• .dockerignore to prevent locally installed assets from being added to the image

    $ docker-compose build $ docker-compose run –rm app bundle exec rails db:create $ docker-compose run –rm app bundle exec rails db:migrate $ docker-compose up … db_1 | 2021-06-13 10:21:37.640 UTC [1] LOG: database system is ready to accept connections app_1 | => Booting Puma app_1 | => Rails application starting in development app_1 | => Run bin/rails server --help for more startup options app_1 | Puma starting in single mode… app_1 | Puma version: 5.3.2 (ruby 2.7.2-p137) (“Sweetnighter”) app_1 | Min threads: 5 app_1 | Max threads: 5 app_1 | Environment: development app_1 | PID: 1 app_1 | Listening on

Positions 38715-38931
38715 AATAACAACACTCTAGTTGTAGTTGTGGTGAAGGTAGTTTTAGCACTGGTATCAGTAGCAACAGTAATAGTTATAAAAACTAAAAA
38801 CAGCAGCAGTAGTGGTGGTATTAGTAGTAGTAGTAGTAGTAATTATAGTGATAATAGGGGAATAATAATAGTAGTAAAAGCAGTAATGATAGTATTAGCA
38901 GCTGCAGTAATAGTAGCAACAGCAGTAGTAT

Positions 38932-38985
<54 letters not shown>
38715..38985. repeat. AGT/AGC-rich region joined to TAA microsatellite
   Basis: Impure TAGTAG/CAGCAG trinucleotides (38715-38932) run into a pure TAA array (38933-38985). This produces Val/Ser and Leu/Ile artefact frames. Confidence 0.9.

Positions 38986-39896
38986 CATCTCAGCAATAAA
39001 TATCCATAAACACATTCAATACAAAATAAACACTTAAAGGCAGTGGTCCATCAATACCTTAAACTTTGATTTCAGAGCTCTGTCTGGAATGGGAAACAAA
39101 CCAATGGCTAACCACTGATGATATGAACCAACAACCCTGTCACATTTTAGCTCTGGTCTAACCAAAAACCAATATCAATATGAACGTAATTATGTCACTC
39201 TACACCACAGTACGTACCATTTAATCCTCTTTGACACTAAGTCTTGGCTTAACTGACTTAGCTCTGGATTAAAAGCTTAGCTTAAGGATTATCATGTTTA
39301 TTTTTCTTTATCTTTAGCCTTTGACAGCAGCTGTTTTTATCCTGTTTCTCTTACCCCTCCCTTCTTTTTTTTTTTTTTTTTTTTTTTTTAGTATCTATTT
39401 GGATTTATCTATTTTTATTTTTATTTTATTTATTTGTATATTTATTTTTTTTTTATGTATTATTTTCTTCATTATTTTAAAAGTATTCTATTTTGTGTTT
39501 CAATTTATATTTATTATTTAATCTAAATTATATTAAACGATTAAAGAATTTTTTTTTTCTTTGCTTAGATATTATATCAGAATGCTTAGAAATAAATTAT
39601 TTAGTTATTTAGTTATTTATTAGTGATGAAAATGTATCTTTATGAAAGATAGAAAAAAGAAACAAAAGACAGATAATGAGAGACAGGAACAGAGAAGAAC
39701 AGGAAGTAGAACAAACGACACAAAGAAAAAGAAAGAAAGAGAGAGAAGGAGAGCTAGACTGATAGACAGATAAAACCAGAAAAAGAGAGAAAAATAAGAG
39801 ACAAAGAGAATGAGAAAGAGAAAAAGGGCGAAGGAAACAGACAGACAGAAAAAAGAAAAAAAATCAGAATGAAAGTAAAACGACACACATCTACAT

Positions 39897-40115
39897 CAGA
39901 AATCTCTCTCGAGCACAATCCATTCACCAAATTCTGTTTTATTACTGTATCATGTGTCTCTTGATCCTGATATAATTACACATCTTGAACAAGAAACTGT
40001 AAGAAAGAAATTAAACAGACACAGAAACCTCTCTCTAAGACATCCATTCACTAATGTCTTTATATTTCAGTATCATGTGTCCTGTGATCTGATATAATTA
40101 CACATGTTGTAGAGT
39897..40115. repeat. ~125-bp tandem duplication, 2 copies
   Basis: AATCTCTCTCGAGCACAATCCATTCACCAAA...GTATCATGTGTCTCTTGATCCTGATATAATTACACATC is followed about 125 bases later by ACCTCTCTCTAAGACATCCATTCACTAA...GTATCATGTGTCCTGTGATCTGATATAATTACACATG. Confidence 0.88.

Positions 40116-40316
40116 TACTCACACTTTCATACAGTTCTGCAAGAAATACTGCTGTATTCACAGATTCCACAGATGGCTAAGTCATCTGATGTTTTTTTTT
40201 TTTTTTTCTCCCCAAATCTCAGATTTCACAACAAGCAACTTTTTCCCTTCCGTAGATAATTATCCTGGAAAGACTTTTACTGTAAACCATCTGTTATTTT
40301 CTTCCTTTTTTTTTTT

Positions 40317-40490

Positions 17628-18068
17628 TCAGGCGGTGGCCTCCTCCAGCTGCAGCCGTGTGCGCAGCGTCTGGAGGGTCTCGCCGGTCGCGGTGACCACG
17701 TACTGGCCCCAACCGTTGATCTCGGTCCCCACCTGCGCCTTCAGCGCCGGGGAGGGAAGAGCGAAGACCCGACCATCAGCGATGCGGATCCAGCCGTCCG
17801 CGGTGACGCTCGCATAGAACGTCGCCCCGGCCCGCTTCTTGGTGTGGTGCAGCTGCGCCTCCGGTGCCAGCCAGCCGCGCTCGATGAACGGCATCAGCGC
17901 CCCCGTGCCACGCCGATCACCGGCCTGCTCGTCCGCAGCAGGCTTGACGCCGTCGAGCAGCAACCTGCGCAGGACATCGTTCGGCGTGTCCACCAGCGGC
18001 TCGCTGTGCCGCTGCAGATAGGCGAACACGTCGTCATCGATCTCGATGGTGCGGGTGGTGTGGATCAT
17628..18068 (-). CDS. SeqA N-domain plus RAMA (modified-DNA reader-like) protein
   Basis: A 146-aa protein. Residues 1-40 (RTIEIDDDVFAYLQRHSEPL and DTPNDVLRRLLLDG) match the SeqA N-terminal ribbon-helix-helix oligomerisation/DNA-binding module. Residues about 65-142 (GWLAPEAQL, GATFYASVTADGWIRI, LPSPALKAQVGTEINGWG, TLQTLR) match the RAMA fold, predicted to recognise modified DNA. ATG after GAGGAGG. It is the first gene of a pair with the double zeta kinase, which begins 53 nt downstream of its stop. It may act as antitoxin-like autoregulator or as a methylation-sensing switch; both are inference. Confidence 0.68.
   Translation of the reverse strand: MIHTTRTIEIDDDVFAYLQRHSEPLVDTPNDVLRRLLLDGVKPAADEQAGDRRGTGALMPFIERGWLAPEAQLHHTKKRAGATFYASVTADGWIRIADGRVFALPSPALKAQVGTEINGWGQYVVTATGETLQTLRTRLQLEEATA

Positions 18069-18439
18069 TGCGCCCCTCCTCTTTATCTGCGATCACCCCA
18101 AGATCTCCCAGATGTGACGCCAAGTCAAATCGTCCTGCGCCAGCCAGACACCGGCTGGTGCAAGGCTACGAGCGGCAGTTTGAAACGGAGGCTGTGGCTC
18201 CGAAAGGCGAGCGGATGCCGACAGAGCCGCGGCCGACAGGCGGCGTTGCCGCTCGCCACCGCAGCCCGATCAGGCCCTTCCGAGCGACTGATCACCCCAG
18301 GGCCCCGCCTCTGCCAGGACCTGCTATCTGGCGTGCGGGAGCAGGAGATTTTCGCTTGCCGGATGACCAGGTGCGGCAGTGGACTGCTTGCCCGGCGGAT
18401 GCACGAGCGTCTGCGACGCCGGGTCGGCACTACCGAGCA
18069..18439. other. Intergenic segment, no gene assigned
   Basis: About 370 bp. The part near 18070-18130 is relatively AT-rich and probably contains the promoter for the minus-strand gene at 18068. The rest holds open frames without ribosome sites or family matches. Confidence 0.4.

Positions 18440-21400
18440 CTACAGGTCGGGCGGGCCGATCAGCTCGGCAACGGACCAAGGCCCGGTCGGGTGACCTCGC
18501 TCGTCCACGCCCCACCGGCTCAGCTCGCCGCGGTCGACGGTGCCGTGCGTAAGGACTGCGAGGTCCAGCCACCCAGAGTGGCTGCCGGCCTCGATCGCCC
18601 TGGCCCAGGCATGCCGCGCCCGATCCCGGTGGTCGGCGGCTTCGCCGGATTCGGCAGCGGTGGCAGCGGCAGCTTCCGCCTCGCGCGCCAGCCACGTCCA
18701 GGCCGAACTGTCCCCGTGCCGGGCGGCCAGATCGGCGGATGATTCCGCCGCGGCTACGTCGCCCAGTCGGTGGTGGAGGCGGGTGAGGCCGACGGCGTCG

docker-compose run –rm app bundle exec rails test

Running in production

Set RAILS_ENV=production pass to the containers. Per request or export one-time.

$ RAILS_ENV=production docker-compose run --rm app bundle exec rails db:create
$ RAILS_ENV=production docker-compose run --rm app bundle exec rails db:migrate
$ RAILS_ENV=production docker-compose up
app_1    | => Booting Puma
app_1    | => Rails application starting in production
app_1    | => Run `bin/rails server --help` for more startup options
app_1    | Puma starting in single mode...
app_1    | *Puma version: 5.3.2 (ruby 2.7.2-p137) ("Sweetnighter")
app_1    |*  Min threads: 5
app_1    | *Max threads: 5
app_1    |*  Environment: production
app_1    | *PID: 1
app_1    |* Listening on <>

Environment Variables